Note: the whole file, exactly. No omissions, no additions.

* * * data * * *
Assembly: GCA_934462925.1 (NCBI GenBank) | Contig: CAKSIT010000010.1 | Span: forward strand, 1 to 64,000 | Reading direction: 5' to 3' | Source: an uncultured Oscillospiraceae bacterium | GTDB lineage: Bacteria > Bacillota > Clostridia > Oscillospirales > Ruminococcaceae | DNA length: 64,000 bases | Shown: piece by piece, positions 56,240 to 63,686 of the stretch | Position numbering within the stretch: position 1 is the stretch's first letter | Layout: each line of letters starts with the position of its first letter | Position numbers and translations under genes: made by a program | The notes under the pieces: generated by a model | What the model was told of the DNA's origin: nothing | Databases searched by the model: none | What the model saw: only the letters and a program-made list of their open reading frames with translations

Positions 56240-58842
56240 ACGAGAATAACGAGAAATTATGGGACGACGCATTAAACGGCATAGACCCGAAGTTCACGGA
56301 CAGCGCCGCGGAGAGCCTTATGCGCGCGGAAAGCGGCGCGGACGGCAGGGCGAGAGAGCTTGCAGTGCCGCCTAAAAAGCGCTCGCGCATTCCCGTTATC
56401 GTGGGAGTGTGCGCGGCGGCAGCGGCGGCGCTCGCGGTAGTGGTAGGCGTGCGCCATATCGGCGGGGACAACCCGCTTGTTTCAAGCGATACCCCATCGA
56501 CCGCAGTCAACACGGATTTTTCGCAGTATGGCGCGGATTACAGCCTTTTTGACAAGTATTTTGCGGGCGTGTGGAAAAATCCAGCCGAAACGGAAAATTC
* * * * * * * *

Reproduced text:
Assembly: GCA_934462925.1 (NCBI GenBank) | Contig: CAKSIT010000010.1 | Span: forward strand, 1 to 64,000 | Reading direction: 5' to 3' | Source: an uncultured Oscillospiraceae bacterium | GTDB lineage: Bacteria > Bacillota > Clostridia > Oscillospirales > Ruminococcaceae | DNA length: 64,000 bases | Shown: piece by piece, positions 56,240 to 63,686 of the stretch | Position numbering within the stretch: position 1 is the stretch's first letter | Layout: each line of letters starts with the position of its first letter | Position numbers and translations under genes: made by a program | The notes under the pieces: generated by a model | What the model was told of the DNA's origin: nothing | Databases searched by the model: none | What the model saw: only the letters and a program-made list of their open reading frames with translations

Positions 56240-58842
56240 ACGAGAATAACGAGAAATTATGGGACGACGCATTAAACGGCATAGACCCGAAGTTCACGGA
56301 CAGCGCCGCGGAGAGCCTTATGCGCGCGGAAAGCGGCGCGGACGGCAGGGCGAGAGAGCTTGCAGTGCCGCCTAAAAAGCGCTCGCGCATTCCCGTTATC
56401 GTGGGAGTGTGCGCGGCGGCAGCGGCGGCGCTCGCGGTAGTGGTAGGCGTGCGCCATATCGGCGGGGACAACCCGCTTGTTTCAAGCGATACCCCATCGA
56501 CCGCAGTCAACACGGATTTTTCGCAGTATGGCGCGGATTACAGCCTTTTTGACAAGTATTTTGCGGGCGTGTGGAAAAATCCAGCCGAAACGGAAAATTC